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Posts Tagged ‘Post Learning Commons’

And For More Winter Break Reading Suggestions —

Below are NYT Notable Books in the SJU collection. Looking for a good read over Winter Break? Browse the Popular Reading collection (first floor Post Learning Commons). Suggest a title for the Popular Reading collection with this form.

American War by Omar El Akkad

Anything is Possible by Elizabeth Strout

The Dark Flood Rises by Margaret Draible

Fresh Complaint: stories by Jeffrey Eugenides

A Horse Walks into a Bar by David Grossman

Lincoln in the Bardo by George Sunders

Manhattan Beach by Jennifer Egan

My Absolute Darling by Gabriel Tallent

Sing, Unburied, Sing by Jesmyn Ward

The Evangelicals: The Struggle to Shape America by Frances FitzGerald

The Blood of Emmett Till by Timothy B. Tyson

The Glass Universe: How the Ladies of the Harvard Observatory Took the Measure of the Stars by Dava Sobel

Grant by Ron Chernow

The Gulf: The Making of an American Sea by Jack E. Davis

Jainesville: An American Story by Amy Goldstein

Killers of the Flower Moon: The Osage Murders and the Birth of the FBI by David Grann

Looking for the Stranger: Albert Camus and the Life of a Literary Classic by Alice Kaplan

The Undoing Project: A Friendship That Changed Our Minds by Michael Lewis

We Were Eight Years in Power: An American Tragedy by Ta-Nehisi Coates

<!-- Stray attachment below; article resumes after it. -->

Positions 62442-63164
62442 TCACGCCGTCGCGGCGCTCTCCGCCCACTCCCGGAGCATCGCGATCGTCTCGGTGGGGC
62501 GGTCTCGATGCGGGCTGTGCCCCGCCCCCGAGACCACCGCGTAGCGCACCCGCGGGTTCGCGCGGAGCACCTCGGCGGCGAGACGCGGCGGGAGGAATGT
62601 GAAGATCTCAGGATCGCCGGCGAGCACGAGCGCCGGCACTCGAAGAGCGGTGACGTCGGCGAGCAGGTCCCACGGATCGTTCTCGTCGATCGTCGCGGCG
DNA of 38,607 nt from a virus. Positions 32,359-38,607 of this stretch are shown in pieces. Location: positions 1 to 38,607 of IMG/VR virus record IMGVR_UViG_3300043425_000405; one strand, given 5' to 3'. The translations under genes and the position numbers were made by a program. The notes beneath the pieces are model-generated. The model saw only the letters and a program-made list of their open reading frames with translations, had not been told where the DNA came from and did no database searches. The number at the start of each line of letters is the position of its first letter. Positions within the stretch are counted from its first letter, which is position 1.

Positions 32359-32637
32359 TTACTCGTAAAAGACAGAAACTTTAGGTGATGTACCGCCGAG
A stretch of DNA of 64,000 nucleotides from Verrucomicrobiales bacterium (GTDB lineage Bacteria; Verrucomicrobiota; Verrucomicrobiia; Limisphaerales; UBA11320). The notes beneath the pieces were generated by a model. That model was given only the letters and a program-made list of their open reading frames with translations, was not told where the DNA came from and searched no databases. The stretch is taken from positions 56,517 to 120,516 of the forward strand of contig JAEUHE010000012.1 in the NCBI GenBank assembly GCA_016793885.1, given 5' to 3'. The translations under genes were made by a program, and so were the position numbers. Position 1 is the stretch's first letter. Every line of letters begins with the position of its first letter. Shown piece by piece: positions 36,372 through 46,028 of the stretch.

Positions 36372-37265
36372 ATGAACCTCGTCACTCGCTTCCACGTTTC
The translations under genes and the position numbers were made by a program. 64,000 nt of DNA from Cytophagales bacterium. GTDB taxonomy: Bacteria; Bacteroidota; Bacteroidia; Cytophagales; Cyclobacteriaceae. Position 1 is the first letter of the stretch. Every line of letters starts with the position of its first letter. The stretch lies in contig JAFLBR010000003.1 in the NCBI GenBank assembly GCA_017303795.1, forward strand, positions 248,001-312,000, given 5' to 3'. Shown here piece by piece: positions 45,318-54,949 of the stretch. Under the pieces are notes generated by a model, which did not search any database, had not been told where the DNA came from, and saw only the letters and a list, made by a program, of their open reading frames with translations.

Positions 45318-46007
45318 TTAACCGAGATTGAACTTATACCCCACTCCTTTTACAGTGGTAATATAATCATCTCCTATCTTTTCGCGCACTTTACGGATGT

What Happened by Hillary Rodham Clinton

Celebrating Five Years of the Post Learning Commons

To register for Wine and Cheese Reception*, click HERE

In the spring of 2012, the John and Maryanne Hennings Post
Learning Commons
,
a twenty-first century technology-inspired space was dedicated to complement the Library’s traditional services.
Located in the heart of campus, the 37,000 square foot facility is the intellectual hub of the University.

Designed as a one-stop shop for students with study needs: from
resources to expertise and instruction spaces, from information
technology to tutoring, from collaborative meeting rooms to quiet group study rooms, Post Learning Commons offers a variety of
student support services and environments. The expanded seating and cafe offers the extended campus community spaces to meet
informally in small groups.

Additionally, there is the Gerard Manley Hopkins, S.J., Special
Collections with a gallery for art collections to be on display.
The Wachterhauser Seminar Room, a technology-rich classroom type space, is a sought-after space for staff and faculty to use for
campus meetings and small events.

In anticipation of the upcoming 5th anniversary of the building of this versatile and well utilized facility, we have a series of
celebratory events planned.

Tuesday, April 4th through
Friday, April 7th

Display from University Archives
Griffiths Scholars Lounge and
Gerard Manley Hopkins, S.J., Special
Collections 3rd Floor Post Learning Commons

Tuesday, April 4th 11:00 AM to 2:00 PM
Photo booth and video recording
Prize wheel and snacks
Atrium of the Post Learning Commons

Wednesday, April 5th 4:30 PM to 6:30 PM
Photo booth and video recording
Prize wheel and snacks
Atrium of the Post Learning Commons

Thursday, April 6th 11:00 AM to 2:00 PM
Photo booth and video recording
Prize wheel and snacks
Atrium of the Post Learning Commons

Friday, April 7th 2:00 PM to 4:00 PM
Wine and Cheese Reception*
Display from University Archives